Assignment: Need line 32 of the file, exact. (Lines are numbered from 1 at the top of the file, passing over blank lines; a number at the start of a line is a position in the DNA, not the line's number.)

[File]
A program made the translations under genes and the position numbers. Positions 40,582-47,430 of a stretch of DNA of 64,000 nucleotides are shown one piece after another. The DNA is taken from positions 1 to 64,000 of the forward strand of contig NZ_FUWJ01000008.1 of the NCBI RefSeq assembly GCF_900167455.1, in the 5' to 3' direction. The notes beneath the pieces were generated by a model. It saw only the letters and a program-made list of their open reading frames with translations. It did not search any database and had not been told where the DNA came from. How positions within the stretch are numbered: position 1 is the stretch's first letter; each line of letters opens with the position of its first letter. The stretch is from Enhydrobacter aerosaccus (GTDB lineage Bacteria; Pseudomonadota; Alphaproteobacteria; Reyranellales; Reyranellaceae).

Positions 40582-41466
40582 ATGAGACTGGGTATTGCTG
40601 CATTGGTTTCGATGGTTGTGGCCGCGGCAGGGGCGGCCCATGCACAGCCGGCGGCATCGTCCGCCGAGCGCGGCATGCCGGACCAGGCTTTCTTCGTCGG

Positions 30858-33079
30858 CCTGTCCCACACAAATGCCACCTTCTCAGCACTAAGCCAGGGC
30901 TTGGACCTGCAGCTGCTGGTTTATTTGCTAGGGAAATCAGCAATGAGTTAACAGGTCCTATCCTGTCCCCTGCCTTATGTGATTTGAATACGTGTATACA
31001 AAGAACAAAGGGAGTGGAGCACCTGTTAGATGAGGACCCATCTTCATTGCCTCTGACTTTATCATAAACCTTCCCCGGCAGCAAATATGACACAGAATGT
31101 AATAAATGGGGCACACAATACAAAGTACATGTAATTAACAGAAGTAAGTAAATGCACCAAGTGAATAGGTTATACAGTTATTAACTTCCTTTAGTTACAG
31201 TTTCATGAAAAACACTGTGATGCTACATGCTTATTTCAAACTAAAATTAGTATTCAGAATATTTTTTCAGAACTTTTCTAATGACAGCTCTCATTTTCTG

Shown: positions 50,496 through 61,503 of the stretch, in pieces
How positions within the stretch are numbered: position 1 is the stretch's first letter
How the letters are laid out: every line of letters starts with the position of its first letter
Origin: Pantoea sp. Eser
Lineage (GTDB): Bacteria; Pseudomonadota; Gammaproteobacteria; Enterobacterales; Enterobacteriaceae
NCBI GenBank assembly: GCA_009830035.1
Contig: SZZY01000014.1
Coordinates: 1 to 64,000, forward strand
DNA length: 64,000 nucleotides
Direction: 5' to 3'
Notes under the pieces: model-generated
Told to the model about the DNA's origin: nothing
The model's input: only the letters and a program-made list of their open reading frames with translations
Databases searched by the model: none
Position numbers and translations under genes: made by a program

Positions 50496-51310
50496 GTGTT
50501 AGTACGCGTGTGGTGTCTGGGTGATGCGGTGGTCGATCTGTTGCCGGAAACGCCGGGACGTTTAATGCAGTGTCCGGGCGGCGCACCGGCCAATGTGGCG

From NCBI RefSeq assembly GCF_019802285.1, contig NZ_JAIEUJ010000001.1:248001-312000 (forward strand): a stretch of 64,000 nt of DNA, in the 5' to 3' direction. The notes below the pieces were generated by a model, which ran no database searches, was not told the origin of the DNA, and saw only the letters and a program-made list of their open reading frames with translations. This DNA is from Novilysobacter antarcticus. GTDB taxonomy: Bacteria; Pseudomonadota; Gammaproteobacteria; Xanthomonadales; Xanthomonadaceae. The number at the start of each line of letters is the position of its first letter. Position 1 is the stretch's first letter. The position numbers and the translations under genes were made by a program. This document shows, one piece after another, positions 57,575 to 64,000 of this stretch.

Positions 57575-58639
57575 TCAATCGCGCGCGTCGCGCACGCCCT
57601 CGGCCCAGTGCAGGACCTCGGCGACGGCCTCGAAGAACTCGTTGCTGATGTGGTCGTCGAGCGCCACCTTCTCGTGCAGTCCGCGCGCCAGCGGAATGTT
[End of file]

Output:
57601 CGGCCCAGTGCAGGACCTCGGCGACGGCCTCGAAGAACTCGTTGCTGATGTGGTCGTCGAGCGCCACCTTCTCGTGCAGTCCGCGCGCCAGCGGAATGTT